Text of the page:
3. You then talk about fighting for independance from the British. Yes, we (Jean included) did fight for our independance. However, that was only political independance (if yu could call it that). The reason you, I, Jean, and many others are out of Zimbabwe now, most of us having followed the same British that we fought, to their country (!) is because we as yet do not have economic independance. And also, Jean is here fighting for her social independance. She is right to do so, for herself and her children. She is in the trenches. Noone will fight the fight for her. Only Jean can free Jean from these painful sociatal chains and prison walls. And as such, do not distract her with your talk of the fight for political independance from 37yrs ago. Its outdated, irrelevant and out of context. You are talking about a wrong war.

      4. Its not too clear what you are referring to when you talk about America killing people like ourselves and getting away with it. Who /which killings are you referring to here? You then mention the Damilola Taylor case, unclear what rationale you are seeking to extract from that either. I’m not sure though if you are aware that Damilola Taylor was, in fact, killed by 2 black boys, who are brothers, of Carribean discent, who apparently had poor parenting from their mother! An example of possible outcomes of bad parenting right there, then.

      5. You seem to feel a sence of ownership of Jean’s Shona name (a sence that was also expressed by her sibling regarding her surname) as well as the Shona language. You do not. She is free to have a name of her choice (read her short poem about her name and you will appreciate that), to speak a language of her choice, and be a nationality/citizen of a country of her choice. Its allowed. Thats wat happens the world over. People do not hand back their names and language when they change citizenship.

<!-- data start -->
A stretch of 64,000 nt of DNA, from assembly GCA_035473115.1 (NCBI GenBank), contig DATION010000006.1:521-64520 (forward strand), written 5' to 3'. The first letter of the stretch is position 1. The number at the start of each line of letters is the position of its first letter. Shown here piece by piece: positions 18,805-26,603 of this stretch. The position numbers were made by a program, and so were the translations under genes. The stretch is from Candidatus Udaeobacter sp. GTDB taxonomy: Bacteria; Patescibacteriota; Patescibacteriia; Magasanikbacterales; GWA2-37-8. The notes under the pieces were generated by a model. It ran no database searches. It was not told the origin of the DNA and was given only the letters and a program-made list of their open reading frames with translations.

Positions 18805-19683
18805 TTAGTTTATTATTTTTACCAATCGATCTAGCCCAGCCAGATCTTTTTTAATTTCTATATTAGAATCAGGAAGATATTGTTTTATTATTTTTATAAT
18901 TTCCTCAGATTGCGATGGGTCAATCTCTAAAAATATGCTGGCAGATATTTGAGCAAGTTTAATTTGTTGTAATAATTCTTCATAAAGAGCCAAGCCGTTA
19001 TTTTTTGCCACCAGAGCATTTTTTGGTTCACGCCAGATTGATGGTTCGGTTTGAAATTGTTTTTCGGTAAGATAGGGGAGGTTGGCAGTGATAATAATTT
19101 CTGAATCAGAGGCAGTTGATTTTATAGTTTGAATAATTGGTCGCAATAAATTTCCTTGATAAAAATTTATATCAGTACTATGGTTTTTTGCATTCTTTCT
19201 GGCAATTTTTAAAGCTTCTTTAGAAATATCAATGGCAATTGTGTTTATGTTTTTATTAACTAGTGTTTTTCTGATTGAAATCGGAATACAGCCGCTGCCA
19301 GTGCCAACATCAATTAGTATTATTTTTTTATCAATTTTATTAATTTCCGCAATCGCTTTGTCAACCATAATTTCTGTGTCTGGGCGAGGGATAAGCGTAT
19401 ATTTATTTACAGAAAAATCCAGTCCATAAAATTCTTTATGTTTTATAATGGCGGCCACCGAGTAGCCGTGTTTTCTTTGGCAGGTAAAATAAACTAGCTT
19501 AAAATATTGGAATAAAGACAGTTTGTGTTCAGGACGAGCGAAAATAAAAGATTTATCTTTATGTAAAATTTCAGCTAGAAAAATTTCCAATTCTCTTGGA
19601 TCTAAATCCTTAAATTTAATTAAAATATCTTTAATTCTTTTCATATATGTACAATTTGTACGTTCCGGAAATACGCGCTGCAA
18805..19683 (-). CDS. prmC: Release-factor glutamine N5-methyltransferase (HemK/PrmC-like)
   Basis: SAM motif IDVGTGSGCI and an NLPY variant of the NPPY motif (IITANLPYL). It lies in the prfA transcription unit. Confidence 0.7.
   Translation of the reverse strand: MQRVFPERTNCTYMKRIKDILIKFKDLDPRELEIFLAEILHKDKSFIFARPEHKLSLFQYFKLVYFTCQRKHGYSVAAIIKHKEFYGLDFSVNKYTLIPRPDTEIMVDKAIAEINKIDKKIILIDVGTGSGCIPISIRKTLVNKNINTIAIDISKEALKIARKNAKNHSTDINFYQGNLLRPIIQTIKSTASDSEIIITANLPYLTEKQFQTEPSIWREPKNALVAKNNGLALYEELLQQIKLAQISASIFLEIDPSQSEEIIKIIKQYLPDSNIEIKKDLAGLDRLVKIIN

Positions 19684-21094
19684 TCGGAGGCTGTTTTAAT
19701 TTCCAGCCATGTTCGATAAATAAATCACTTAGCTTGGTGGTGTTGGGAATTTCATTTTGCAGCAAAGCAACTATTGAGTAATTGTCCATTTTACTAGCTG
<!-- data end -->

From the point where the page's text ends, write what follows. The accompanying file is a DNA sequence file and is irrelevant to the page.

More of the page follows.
Given the irationality of your anger, could it be that, in fact, you are not angry with Jean, but rather you are angry with yourself. Could it be that you are just an angry person, but you are throwing all these insults to Jean because she is something of an “easy target”? That sounds like a mindset of an abuser, doesn’t it?

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  10. You have made a good move my dear sister. Your heart is the best prophet. Dont worry about those who are insultimg you, they can only imagim what you went through but in reality they will never know. Even yr ex husband will never know how you felt at that time upto now. He can only imagine.Being Zimbabwean or Ghananian its yr choice. Leave yr life to ots fullest. I thamk God for yr Boaz you need someone wjo shows love not someone who mary just because he is at the age of marrying. Rubbish

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  11. Pfutseke iwe.first know family planning.5 children with 3 different man.urimbwa.killing chicken traumatised u?asi you don’t eat chicken?thats why you look like a man.imbwa yemunhu.leave zimbabwe alone and respect your mother

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    1. Totally not called for. It’s her choice and no need to insult her at all. Disagree and state your case. What do her kids or number of kids have anything to do with you. Stick to the topic. You need help. She identified her issues and is resolving them best way she knows how and you need help. Tarisa how a stranger pushed you to type all this and in anger.

      Like

    1. Hendricks,,

      K’o?, kusviba kwemurume wake what does that have to do with anything? I really think you have a long way to go, and certainly a lot to learn in life, not least from Jean herself (I recommend you read her blog entry on everyone wanting a light skinned baby).

      What is there to be gained by sviba’ring or not sviba’ring kwemunhu? Please explain, not necesarily to anyone else in particular, but at least to yourself – and see if you can look yourself in the mirror and keep a straight face when explaining that. You owe it to yourself. Good luck.

      Liked by 1 person